Journal of Film and Video Impact Factor & Information

Publisher: University Film and Video Association, University Film and Video Association

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Other titles Journal of film and video (Online)
ISSN 1934-6018
OCLC 50408878
Material type Document, Periodical, Internet resource
Document type Internet Resource, Computer File, Journal / Magazine / Newspaper

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University Film and Video Association

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Publications in this journal

  • [Show abstract] [Hide abstract]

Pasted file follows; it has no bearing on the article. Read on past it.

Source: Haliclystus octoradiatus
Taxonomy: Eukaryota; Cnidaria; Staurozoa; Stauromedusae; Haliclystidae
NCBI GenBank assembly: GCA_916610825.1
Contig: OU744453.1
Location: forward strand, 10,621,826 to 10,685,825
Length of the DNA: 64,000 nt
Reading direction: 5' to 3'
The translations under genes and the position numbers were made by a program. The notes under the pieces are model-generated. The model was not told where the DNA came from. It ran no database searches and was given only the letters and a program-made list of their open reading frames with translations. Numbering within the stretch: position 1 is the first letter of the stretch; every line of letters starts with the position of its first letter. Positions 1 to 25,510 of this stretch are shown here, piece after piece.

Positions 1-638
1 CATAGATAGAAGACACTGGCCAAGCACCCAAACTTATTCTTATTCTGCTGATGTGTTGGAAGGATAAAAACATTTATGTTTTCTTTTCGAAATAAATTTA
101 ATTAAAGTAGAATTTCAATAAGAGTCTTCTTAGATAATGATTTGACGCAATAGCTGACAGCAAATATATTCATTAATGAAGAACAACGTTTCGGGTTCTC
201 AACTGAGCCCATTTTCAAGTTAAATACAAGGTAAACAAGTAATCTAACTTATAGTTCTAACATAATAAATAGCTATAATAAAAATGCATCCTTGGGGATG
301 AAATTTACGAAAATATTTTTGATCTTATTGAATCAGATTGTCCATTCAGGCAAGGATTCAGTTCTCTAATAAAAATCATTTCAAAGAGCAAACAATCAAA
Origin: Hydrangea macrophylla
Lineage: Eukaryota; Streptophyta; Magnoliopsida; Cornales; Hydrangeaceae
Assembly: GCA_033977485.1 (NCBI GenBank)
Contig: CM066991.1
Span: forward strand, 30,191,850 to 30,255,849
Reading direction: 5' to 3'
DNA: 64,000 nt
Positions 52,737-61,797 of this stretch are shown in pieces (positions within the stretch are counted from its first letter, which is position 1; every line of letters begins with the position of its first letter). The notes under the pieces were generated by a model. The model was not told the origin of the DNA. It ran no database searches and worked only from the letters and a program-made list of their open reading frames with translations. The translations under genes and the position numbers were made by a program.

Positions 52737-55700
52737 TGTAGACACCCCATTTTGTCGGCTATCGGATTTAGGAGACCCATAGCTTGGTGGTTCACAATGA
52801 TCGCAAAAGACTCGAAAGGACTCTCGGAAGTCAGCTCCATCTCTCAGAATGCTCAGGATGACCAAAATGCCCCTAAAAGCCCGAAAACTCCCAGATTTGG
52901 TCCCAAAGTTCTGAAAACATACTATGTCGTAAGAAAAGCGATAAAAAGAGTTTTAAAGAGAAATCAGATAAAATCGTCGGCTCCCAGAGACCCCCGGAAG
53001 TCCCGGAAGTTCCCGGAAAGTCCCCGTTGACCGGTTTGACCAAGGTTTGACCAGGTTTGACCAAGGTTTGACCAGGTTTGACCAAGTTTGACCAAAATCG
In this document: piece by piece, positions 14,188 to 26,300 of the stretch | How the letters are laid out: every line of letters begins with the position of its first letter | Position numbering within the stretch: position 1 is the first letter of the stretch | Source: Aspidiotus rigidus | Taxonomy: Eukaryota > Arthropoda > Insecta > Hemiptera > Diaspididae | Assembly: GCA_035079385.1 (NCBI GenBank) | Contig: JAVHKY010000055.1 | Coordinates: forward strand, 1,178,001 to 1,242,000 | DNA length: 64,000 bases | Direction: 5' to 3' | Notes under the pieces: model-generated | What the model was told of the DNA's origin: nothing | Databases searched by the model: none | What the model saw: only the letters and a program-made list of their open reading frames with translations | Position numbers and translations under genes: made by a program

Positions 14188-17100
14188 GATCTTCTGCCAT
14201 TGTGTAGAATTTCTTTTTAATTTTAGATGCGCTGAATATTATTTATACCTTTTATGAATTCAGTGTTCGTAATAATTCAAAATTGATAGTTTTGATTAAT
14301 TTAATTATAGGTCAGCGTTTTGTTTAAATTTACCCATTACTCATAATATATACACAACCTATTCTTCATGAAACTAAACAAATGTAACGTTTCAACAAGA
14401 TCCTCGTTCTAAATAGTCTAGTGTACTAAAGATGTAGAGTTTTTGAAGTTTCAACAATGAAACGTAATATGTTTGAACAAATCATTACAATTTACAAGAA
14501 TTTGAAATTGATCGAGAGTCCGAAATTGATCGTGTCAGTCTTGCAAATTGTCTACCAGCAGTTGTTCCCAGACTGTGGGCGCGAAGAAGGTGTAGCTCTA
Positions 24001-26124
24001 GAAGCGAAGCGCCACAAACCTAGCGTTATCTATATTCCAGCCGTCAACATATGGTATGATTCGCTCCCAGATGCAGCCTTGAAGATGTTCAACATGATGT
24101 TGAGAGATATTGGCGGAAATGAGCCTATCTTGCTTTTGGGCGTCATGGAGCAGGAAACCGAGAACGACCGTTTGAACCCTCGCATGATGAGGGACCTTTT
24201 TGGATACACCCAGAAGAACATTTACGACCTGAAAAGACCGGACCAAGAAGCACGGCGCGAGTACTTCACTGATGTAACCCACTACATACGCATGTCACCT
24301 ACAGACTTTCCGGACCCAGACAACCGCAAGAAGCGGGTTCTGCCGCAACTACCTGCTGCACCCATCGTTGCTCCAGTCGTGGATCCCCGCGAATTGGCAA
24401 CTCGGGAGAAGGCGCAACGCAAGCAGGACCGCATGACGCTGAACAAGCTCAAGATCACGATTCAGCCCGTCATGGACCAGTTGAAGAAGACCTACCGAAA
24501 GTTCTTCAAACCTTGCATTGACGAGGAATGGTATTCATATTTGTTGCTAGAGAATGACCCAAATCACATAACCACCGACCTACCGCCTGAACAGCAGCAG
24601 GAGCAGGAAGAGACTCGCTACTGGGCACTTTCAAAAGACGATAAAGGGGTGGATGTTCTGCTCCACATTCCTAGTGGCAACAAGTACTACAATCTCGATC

ABSTRACT: This essay studies examples of early video art from a new historical perspective focusing on the co-evolution of live media and present-time consciousness from 1960s onwards. Pioneers’ videotapes and installations appear as the first segments of a non-linear sequence of electronic art practices coping with the postmodern crisis of temporality. Early video art provides specific ‘solutions’ (George Kubler) to this crisis capturing present time duration in electronic form and presenting it to spectators in an intentionally emptied and mundane manner. This politics of presencing is seen as producing new relation to the present time duration through ‘chronophobia’ (Pamela Lee) or ‘profound boredom’ (Martin Heidegger). Formal accounts of Bruce Nauman and Dan Graham’s artistic strategies proceed by detail, so that the attention of the reader can be fixed on the process of phenomenological experience. By bringing to the fore an underlying inauthentic mode of temporality, boredom opens a space of attunement to more authentic experience of time and presencing—a dynamics examined by Heidegger in The Fundamental Concepts of Metaphysics: world, finitude, solitude (1929).